Tuesday, September 05, 2006

All you need to now about scale-up and scale down, overflow metabolism and glucose feeding when using Escherichia coli as a process tool.

Figure 1. Experimental set-up for scale-down simulation studies. (a) Large-scale STR. Va is the addition zone where the most extreme concentration gradients are known to exist and Vb is the bulk region that can be considered to be well mixed. (b) Scale-down simulation equipment. Here Va is represented by a 0.544-L PFR and Vb is represented by a 4-L STR.

Bioprocess Engineering Considerations
The salient feature of the fed-batch fermentation process is the continuous feed of a growth-limiting substrate, usually the carbon source, characterized by an ever-increasing level of energy limitation and an ever-decreasing specific growth rate. This feeding protocol avoids problems associated with catabolic regulation, oxygen limitation, and heat generation that can occur during unlimited batch processes (Minihane and Brown, 1986). Importantly, the build-up of toxic concentrations of metabolic byproducts via so-called “overflow” metabolic routes can also be avoided. Overflow metabolism has been reported for Saccharomyces sp. (George et al., 1993) and Escherichia coli.

For E. coli, an accumulation of an inhibitory concentration of acetic acid occurs via the redirection of acetyl-coenzyme A (CoA) from the Krebs cycle, during fast aerobic growth when a rapidly metabolizable carbon source, such as glucose, is available in excess (Andersson, 1996). In batch fermentation, overflow metabolism can be avoided by the use of a slowly metabolizable carbon source such as glycerol (Elsworth et al., 1968), but the preferred method used by industry (BioGaia AB, Sweden and Pharmacia, Sweden) for increasing the volumetric productivity of such bacterial products as amino acids (Forberg and Haggstrom, 1987) and high-value recombinant proteins (Riesenberg and Schulz, 1991) is the fed-batch strategy (see Lee [1996] for a comprehensive review).

However, problems still arise in the scale-up of such processes in that the production scale often does not give the same performance as the bench scale. There are many possible reasons for this difference and, in this study, flow cytometry is used to highlight a difference that has not been shown previously.

Scale-up is usually the final step in a research and development program leading to the large-scale synthesis of microbial products by fermentation (Einsele, 1978). It is known that chemical gradients exist in large-scale bioreactors (Xu, 1999) where additions of a concentrated, often viscous, substrate at a single point indicate that mixing times are high (greater than ~ 50 seconds even at the 20-m3 scale [Vrabel et al., 1999]). In laboratory-scale bioreactors, where much development work is done, mixing times are low (less than ~ 5 seconds) and such gradients essentially do not exist (Nienow, 1998). The composition of the cells’ microenvironment is a product of both fluid dynamics and the cells’ physiological response to it. Cells circulating around a large-scale bioreactor will undergo rapidly changing microenvironments.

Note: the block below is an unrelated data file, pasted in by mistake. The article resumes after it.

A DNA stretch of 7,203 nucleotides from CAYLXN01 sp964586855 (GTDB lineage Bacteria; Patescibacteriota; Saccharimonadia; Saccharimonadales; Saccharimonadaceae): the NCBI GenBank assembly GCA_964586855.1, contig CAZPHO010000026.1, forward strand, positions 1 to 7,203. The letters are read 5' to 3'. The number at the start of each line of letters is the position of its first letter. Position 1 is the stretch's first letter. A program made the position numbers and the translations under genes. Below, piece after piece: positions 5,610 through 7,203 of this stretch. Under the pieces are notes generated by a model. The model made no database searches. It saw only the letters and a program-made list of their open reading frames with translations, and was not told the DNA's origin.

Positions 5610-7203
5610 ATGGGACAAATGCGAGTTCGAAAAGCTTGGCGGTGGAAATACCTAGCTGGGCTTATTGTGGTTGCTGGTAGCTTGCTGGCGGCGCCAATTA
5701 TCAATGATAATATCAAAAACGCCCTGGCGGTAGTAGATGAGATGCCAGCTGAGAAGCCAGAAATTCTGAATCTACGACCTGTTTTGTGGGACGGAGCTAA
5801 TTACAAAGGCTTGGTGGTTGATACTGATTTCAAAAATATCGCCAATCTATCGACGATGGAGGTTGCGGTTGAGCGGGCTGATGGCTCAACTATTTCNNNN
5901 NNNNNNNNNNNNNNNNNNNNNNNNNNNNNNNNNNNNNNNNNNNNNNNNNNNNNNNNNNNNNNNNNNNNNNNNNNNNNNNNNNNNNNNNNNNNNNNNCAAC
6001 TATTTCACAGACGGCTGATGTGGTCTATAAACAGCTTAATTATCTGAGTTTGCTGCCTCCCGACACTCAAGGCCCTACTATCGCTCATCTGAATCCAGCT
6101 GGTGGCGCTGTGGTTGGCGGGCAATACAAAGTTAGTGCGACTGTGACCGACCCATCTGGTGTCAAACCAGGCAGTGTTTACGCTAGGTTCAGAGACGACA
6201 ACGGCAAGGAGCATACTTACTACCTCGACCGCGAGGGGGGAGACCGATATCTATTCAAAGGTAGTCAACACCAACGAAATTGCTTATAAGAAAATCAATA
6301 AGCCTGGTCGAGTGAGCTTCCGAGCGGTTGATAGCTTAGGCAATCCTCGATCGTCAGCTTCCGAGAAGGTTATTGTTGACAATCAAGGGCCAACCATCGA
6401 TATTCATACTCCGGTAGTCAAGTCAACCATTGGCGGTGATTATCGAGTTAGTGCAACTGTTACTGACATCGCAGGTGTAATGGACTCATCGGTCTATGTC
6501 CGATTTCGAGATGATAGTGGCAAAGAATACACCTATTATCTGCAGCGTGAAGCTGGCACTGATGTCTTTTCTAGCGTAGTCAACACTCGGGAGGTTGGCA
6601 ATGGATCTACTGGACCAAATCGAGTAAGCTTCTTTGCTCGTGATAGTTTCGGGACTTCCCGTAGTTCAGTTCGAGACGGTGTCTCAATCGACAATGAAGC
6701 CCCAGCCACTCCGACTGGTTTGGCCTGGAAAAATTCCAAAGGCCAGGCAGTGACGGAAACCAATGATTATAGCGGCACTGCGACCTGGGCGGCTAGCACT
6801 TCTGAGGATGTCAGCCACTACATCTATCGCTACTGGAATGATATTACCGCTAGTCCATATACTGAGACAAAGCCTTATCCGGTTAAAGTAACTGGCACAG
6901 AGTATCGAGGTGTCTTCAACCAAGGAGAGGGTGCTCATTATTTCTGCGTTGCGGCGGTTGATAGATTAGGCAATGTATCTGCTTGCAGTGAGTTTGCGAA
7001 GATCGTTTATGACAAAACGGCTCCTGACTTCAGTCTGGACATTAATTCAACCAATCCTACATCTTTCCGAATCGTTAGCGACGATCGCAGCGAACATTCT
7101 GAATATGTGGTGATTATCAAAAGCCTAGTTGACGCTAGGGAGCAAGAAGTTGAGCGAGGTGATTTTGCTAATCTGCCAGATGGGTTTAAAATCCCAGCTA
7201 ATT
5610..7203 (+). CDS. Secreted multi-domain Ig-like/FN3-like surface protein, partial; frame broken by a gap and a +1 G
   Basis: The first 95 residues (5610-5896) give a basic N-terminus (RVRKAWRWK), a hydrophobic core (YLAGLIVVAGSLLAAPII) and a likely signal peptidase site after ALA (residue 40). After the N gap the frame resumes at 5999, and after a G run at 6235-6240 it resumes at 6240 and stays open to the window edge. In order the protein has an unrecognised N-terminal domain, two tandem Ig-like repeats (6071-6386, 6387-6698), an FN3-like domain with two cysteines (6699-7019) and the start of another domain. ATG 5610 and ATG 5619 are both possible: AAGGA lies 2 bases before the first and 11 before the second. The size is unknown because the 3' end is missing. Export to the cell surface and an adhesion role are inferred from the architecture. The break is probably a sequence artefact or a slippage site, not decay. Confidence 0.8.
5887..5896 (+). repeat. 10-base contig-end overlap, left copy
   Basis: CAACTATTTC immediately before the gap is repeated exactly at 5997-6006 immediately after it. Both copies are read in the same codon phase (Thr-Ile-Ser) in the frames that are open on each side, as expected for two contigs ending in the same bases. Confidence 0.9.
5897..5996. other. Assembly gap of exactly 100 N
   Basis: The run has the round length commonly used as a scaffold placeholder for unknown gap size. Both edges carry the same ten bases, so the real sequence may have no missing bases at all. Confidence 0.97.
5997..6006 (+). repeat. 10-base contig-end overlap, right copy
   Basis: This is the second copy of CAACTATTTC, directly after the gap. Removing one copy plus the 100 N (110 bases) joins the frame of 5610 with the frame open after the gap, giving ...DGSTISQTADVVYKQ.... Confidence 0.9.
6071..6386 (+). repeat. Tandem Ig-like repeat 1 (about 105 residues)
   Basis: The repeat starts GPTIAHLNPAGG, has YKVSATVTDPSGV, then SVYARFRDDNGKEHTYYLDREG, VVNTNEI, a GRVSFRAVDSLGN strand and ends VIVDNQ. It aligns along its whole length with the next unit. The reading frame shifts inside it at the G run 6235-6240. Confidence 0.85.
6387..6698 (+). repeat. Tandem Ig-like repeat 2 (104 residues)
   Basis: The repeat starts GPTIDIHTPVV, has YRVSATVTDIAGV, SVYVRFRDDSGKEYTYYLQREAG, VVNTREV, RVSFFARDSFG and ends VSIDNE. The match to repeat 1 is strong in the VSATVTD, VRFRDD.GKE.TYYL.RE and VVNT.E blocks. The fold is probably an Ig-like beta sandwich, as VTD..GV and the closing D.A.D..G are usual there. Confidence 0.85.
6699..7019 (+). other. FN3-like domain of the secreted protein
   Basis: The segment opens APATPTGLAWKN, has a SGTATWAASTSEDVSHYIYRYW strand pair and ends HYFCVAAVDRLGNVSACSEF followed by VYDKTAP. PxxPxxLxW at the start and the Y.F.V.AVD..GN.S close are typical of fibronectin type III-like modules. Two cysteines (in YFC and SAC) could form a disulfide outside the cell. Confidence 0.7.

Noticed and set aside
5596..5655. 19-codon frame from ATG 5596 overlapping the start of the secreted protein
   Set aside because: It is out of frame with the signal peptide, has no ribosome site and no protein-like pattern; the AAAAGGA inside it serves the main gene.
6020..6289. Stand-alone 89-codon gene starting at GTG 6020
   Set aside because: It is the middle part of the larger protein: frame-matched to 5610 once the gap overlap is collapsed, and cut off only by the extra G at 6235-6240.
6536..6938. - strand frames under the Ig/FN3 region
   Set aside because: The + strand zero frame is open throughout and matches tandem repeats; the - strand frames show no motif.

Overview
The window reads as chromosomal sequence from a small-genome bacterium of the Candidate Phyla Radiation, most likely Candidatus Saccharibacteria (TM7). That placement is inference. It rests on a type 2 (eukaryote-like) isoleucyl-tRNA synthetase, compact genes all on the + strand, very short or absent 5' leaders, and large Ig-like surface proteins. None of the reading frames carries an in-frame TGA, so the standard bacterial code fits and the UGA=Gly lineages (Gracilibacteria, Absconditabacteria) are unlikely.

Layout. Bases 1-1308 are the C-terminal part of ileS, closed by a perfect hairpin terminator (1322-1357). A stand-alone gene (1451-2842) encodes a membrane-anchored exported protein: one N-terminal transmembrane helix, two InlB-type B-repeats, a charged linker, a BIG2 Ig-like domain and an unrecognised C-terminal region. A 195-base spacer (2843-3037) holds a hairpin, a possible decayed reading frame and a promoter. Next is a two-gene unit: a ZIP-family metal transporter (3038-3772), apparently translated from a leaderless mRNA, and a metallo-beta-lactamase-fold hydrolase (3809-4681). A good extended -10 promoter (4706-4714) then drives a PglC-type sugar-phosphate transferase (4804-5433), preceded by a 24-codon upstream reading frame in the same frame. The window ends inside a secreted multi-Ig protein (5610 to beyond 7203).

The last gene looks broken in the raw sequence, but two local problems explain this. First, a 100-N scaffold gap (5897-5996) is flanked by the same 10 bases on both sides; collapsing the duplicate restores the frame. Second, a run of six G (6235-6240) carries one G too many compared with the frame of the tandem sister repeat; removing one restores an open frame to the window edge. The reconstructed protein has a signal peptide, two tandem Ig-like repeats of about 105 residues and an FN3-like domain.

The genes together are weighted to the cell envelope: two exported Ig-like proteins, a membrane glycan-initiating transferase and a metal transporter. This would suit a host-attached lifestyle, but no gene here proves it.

Knowledge of how a cell reacts to such changes is essential if mathematical models are to be derived that can accurately predict process times and product yields on scale-up.

Large-scale studies are difficult and expensive to carry out. In addition, when the results differ from those of bench scale, they are often difficult to interpret. Therefore, equipment and techniques that allow large-scale studies to be simulated at the small scale have become important research tools (see Larsson [1990] for a comprehensive review).

For simulating the phenomenon of poor mixing, one technique used is to divide the large-scale reactor into two compartments (George et al., 1993). The conditions established in each compartment depend on the type of poor mixing situation at the large scale that is to be simulated. For fed-batch fermentations, these two compartments can represent an addition zone where the most severe nutrient concentration gradients exist and the bulk region where the system can be considered to be essentially well mixed. The latter is therefore at a much lower concentration with respect to the nutrient feed. The relative size of the addition zone in the simulation should be of the order of the size of the region in which higher concentrations of substrate exist at the large scale.

The size of this region may be estimated by intuition, flow visualization (again on the small scale), or computational fluid dynamics. Typically, in the small-scale simulation, the addition zone is represented by a plug-flow reactor (PFR), and the bulk region by a stirred-tank reactor (STR) (Larsson, 1990). The volumetric ratio between these two reactors is equal to the estimated ratio of the addition zone to the bulk region in the large-scale reactor (Fig. 1).

Studies Related to the Scale-Up of High-Cell-Density E. coli Fed-Batch Fermentations Using Multiparameter Flow Cytometry: Effect of a Changing
Microenvironment with Respect to Glucose and Dissolved Oxygen Concentration
Christopher J. Hewitt, Gerhard Nebe-Von Caron, Britta Axelsson, Caroline M. McFarlane, Alvin W. Nienow
BIOTECHNOLOGY AND BIOENGINEERING, VOL. 70, NO. 4, NOVEMBER 20, 2000, page 381


Questions to answer:

A. What is overflow metabolism, and what problems does it cause in attempts to grow E. coli to high cell densities in a manufacturing reactor?
B. What is a STR?
C. What is a PFR?
D. What is an addition zone?

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